Bell Tower of Fame Award to Dr Jim Hanson

BTF 5The 35th anniversary Bell Tower Festival was officially opened in a brief ceremony Friday evening on the Plaza Stage. Ben Yoder served as emcee, and Sheilah Pound sang the National Anthem and “Somewhere Over the Rainbow” accompanied by Rick Morain.

BTF 8After acknowledging Walter and Ruth Harrison, king and queen at Greene County Medical Center long term care, and Frank Drayer and Betty Mull, king and queen at Regency Park Nursing and Rehab Center, Yoder thanked and named county and city elected officials, the Chamber committees that planned the Festival, and sponsors at every level.

He then turned the mic over to Carole Custer for the presentation of the Bell Tower of Fame Award to Dr James Hanson, a physician who did notable research in genetics and environmental causes for birth defects. (See the story under the News tab for Dr Hanson’s accomplishments.)

BTF Tower of Fame 2Dr Hanson is the second generation to receive the Bell Tower of Fame Award. His father William Hanson, a federal court judge, received the award in 1983.

“I must be the luckiest guy in the world. I will never understand why I seem to get the credit and the others do all the work. That’s the story of my life,” Dr Hanson said after receiving the award. “Our society works because everyday people do the best they can in an ever more complicated world. It is they who make our world work and it is they who should be recognized up here.”

He spoke of his parents, Ruth and Bill Hansen. He told stories of advice his father gave him in kindergarten and again when he was teenager.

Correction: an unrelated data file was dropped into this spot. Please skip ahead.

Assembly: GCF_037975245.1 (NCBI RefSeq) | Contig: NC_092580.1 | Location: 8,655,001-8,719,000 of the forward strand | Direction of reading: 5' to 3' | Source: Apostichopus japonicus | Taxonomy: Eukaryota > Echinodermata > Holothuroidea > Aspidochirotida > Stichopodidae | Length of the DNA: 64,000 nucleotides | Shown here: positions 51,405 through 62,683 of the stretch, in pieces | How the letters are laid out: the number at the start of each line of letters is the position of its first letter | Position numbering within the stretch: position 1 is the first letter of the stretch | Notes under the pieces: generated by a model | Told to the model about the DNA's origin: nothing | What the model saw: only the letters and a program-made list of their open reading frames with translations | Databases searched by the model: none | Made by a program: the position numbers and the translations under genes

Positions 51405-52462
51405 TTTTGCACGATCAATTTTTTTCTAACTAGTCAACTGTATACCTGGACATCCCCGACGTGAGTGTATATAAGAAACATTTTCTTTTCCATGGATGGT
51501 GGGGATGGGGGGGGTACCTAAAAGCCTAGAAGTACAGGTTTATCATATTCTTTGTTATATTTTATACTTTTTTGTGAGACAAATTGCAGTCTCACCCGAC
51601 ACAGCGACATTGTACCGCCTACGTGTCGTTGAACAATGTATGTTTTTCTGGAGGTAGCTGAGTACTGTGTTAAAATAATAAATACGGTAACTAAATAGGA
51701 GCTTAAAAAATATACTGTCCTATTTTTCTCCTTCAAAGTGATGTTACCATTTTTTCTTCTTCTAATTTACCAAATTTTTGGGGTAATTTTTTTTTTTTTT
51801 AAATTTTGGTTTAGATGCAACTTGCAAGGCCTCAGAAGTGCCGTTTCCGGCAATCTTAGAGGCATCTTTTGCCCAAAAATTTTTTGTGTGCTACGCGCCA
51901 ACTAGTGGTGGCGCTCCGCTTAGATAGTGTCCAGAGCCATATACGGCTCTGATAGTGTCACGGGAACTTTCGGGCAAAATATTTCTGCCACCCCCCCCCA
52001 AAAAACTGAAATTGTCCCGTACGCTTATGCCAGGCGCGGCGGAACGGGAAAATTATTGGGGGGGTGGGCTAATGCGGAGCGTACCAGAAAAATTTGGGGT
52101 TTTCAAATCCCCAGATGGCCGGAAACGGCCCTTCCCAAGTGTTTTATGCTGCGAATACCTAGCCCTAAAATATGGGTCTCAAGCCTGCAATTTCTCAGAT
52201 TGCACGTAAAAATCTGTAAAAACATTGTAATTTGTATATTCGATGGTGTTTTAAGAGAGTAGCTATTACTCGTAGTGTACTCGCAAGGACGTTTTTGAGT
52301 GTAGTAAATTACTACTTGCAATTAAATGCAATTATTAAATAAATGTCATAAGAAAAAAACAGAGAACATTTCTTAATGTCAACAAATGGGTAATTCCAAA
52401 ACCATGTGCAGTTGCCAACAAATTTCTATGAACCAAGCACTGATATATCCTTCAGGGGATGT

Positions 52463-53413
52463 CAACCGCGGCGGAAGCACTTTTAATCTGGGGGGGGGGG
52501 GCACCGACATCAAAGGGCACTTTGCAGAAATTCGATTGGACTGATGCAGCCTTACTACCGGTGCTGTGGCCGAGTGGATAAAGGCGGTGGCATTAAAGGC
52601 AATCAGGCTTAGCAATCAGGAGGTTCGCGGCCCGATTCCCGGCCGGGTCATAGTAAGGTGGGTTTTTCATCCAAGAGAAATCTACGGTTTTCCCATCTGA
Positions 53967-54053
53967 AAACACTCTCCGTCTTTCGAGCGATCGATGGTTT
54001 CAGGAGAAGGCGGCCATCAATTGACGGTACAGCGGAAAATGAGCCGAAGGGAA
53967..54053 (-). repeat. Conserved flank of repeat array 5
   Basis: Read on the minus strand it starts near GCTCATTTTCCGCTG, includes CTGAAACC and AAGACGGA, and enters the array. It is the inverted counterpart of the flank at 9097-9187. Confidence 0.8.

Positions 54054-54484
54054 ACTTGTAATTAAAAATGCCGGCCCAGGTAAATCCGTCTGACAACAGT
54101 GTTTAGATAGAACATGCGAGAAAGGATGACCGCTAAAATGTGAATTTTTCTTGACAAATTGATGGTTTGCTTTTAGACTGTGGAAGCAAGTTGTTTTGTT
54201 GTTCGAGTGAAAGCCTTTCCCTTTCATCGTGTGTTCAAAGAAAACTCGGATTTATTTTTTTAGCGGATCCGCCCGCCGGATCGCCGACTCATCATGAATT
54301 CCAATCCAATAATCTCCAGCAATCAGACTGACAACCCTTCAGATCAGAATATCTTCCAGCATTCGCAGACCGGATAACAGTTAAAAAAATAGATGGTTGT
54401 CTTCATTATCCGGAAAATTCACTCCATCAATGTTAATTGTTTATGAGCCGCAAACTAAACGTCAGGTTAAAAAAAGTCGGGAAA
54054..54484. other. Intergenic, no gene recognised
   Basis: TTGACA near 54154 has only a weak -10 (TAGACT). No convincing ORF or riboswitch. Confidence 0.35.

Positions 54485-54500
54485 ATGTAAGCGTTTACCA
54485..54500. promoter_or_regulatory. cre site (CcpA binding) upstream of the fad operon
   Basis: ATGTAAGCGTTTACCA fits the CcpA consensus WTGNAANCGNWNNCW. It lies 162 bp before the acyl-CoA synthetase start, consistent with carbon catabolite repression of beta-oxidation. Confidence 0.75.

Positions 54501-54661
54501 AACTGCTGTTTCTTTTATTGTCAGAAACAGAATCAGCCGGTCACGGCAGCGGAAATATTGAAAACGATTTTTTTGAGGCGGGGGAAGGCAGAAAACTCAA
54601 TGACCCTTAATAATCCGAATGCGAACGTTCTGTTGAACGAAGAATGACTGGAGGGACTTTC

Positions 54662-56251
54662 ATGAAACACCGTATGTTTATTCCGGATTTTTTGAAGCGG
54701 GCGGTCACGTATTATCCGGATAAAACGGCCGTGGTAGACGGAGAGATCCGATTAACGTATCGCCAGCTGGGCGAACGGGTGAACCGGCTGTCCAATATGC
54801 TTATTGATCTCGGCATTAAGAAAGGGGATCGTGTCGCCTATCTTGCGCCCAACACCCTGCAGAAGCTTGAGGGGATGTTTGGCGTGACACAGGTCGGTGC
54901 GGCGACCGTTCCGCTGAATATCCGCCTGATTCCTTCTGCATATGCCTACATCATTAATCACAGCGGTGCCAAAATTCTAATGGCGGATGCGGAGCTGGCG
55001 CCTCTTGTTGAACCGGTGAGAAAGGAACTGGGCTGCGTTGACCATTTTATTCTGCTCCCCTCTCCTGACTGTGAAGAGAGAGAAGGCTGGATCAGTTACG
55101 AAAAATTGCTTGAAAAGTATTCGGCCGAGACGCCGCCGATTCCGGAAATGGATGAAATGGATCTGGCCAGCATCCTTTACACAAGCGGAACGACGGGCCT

He said the high value put on education as he grew up in Jefferson made a difference in his life. “People here understand hard work. There’s a moral framework to their activities, and they have values that reach down to their very souls,” he said.

He told of mentors he had over the years and notable work they had done. One of them, Dr Godfrey Oakley, was instrumental in getting the FDA and the US Department of Agriculture to fortify cereal and grain products with folic acid to reduce the incidence of spina bifida. His mentor Dr David Smith was the first to identify fetal alcohol syndrome. He told of Dr Ignacio Ponseti, a colleague at the University of Iowa Carver School of Medicine, who developed a non-surgical treatment of clubfoot. It was Judge Hanson’s lifelong suffering due to bilateral clubfoot that had pointed Dr Hanson to a career in medicine.

Dr Hanson named three things he learned over the years growing up in Iowa: anyone can make a difference if he doesn’t care who gets the credit; some things are “overtaken by events”; and the best way to get people to work together is to start with just one small task, and expand from there.

He shared advice he gives to students: aim high; do what you love; don’t be afraid to fail; don’t be afraid to change; and “never give up, never give in, and never quit.”

In closing, he suggested a common goal of giving credit to the people who do the work. “I think we need to find a way to let everybody share in these wonderful events. That’s what the rest of my life is intended to work on.”

He quoted from his father’s favorite poet, Robert Service, in The Cremation of Sam McGee: “A promise made is a debt unpaid. He challenged those in the audience to work together to ensure that no child ever again suffers like his father did with clubfoot.

 

 

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